Why are students reluctant to become entrepreneurs?

Universities in Sub-Saharan Africa have been urged to integrate entrepreneurship ecosystems into their curricula instead of remaining stuck on traditional academic curricula that have little space for innovation and creativity.

Entrepreneurship ecosystems incorporate actors and experts in social networks, cultural values, college-level entrepreneurship education, research and development, commercial and professional enterprises, business financing and internal and external marketing dynamics. The system’s processes equip students with knowledge and skills to launch business ventures.

That was one of the key findings of a report, Youth Entrepreneurial Ecosystem for Sustainable Development in Sub-Saharan Africa, that was released in April by the Alliance for African Partnership (AAP).

The AAP was co-created by Michigan State University (MSU) and African thought leaders in 2016. It is a consortium of MSU and 10 African universities.

The AAP report is an opener that provides insight into intense obstacles faced by youth in Sub-Saharan Africa, some of whom might have walked through the corridors of higher education and have earned their degrees or diplomas but eventually find themselves stuck in a quagmire of joblessness and who slide into the informal sector to eke out a living.

Highlighting case studies conducted in nine countries, namely, Botswana, Kenya, Malawi, Mali, Nigeria, Senegal, South Africa, Tanzania and Uganda, the report noted that, across Sub-Saharan Africa, many young people, including university graduates from other tertiary institutions, have become mere spectators in the world of work and decision-making processes.

“These young people are excluded from mainstream work life, and by lacking quality education and skills, are left to piece together precarious livelihoods in dire circumstances,” said Professor Richard Mkandawire, the director of the AAP Africa office.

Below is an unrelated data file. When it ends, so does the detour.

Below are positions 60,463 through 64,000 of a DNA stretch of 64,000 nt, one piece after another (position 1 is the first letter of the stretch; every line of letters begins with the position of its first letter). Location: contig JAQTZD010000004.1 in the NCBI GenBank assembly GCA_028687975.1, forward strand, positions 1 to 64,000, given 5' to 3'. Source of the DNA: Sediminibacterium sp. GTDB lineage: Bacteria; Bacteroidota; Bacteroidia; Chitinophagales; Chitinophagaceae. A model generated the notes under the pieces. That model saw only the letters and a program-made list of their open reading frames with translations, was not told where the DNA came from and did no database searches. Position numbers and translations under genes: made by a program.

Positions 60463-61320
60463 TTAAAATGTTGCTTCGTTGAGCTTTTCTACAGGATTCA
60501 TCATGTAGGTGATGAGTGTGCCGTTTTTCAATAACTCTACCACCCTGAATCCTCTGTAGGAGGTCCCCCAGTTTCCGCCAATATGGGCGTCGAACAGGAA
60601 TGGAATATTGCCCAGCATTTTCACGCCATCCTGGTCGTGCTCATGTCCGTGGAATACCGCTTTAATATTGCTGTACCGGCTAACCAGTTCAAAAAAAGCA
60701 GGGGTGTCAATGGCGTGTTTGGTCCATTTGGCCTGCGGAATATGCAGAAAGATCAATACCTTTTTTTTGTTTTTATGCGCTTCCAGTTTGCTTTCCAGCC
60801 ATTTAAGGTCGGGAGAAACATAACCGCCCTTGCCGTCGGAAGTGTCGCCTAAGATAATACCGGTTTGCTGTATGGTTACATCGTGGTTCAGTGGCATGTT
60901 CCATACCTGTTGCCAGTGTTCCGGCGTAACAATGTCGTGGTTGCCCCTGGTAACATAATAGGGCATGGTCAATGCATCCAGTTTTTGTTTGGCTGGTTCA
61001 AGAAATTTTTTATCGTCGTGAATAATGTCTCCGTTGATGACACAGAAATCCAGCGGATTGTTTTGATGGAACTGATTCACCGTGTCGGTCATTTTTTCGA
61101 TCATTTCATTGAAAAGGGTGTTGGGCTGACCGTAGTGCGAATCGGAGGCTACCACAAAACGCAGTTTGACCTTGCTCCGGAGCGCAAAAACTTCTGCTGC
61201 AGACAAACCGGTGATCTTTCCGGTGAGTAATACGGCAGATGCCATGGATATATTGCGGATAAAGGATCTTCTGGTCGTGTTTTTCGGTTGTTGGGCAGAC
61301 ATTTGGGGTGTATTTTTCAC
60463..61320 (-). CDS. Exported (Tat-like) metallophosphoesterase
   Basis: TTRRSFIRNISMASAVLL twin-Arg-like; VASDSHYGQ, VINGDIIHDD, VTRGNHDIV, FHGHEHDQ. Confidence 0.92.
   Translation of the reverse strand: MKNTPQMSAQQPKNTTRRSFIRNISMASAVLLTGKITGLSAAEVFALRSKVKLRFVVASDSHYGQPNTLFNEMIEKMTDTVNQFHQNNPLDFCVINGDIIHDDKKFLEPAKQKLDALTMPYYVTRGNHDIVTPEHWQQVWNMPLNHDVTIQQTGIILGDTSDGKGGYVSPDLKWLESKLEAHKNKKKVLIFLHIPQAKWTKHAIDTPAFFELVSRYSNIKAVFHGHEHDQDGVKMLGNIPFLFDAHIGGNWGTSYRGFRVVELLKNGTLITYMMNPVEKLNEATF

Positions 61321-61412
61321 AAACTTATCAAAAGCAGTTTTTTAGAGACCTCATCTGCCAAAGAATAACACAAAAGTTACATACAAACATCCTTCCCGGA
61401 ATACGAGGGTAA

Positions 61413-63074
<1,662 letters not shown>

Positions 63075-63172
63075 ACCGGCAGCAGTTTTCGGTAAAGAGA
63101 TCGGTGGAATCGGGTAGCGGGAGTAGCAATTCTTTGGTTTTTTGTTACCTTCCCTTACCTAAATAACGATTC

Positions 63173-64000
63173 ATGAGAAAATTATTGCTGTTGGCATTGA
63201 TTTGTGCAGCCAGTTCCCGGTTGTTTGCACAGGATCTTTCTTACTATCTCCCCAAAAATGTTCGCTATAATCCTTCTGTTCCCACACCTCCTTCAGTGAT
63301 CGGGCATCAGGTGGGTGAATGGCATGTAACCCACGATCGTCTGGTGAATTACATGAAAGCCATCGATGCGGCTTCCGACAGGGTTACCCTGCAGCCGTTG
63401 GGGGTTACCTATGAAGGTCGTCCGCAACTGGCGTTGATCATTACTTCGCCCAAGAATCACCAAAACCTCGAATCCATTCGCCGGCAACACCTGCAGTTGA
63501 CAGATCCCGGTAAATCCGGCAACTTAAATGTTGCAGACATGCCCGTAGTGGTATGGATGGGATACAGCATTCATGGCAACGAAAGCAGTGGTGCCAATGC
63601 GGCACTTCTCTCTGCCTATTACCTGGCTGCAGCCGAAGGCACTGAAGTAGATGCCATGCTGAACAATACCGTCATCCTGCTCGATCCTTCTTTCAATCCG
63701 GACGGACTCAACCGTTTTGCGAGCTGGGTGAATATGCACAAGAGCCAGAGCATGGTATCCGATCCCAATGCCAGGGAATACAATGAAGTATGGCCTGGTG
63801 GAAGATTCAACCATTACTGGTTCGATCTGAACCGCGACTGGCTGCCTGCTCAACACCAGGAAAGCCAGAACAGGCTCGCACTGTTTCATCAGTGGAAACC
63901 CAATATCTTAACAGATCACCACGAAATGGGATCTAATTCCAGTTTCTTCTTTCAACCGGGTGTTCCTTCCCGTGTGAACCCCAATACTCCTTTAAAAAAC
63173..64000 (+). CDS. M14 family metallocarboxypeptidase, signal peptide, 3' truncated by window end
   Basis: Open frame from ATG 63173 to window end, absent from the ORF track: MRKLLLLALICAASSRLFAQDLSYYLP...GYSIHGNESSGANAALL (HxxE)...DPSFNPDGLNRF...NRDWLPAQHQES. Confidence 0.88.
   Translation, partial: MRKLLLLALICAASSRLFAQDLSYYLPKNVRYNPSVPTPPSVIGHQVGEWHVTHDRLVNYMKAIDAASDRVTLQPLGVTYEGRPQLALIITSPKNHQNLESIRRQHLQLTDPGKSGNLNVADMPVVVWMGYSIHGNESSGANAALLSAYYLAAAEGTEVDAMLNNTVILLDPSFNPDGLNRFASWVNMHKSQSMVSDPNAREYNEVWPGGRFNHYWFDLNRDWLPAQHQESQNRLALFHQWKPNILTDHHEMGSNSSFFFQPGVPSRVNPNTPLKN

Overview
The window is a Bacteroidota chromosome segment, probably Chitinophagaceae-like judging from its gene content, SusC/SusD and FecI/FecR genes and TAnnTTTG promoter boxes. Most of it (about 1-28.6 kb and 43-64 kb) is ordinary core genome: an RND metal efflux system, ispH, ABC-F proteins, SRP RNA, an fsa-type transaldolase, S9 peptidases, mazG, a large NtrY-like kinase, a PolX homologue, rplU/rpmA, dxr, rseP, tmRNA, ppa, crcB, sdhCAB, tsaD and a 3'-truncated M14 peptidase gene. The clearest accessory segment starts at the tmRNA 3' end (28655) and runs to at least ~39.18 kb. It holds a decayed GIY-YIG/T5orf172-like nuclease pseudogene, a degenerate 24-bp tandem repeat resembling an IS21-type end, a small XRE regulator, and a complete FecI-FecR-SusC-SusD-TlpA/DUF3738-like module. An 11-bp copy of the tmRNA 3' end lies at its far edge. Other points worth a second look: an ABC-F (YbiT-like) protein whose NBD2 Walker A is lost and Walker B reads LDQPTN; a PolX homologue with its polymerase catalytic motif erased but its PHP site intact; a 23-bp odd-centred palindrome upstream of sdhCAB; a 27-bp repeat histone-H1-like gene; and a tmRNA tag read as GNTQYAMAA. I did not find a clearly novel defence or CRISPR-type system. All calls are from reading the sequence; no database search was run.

Changing mindsets

According to co-lead researcher, Anastacia Mamabolo, an associate professor at the Gordon Institute of Business Science, University of Pretoria, South Africa, many young people in Africa acquire skills, but too little is being done to develop specific competencies, build confidence and change mindsets to enhance employability.

She noted that, when it comes to teaching, many university and technical and vocational institution lecturers tend to teach the way they were taught, usually concentrating on theory without considering application aspects and hands-on practice.

But the report noted that, whereas entrepreneurship education per se provided knowledge on how to do business, universities need to collaborate with various stakeholders such as government bodies, entrepreneurs, service providers, financial institutions, start-up incubators and business accelerators in order to build successful entrepreneurial ecosystems for students.

Towards that objective, the report stressed the need for students to be taught how to nurture business ideas that could develop into commercial ventures, change mindsets and create jobs.

Africa’s youth bulge

According to the authors of the report, the issue of harnessing social entrepreneurship ecosystems as part of the learning process in higher education is urgent for Sub-Saharan Africa as more young people are entering the labour market than in any other region in the world.

“The gap between labour supply and demand is expected to widen in most African countries in years ahead,” said Dr Abou Traore, an associate professor of rural sociology and agricultural sciences at MSU and the co-researcher of the report.

For instance, in Tanzania, whereas, between 600,000 and 800,000 new young people enter the labour market each year, only about 40,000 job vacancies are available in the public sector, according to Dr Juliana Machuve Kazi of the University of Dar es Salaam.

In her Tanzanian case study, Kazi noted there had been inadequate hands-on teaching and a reluctance to embrace entrepreneurship.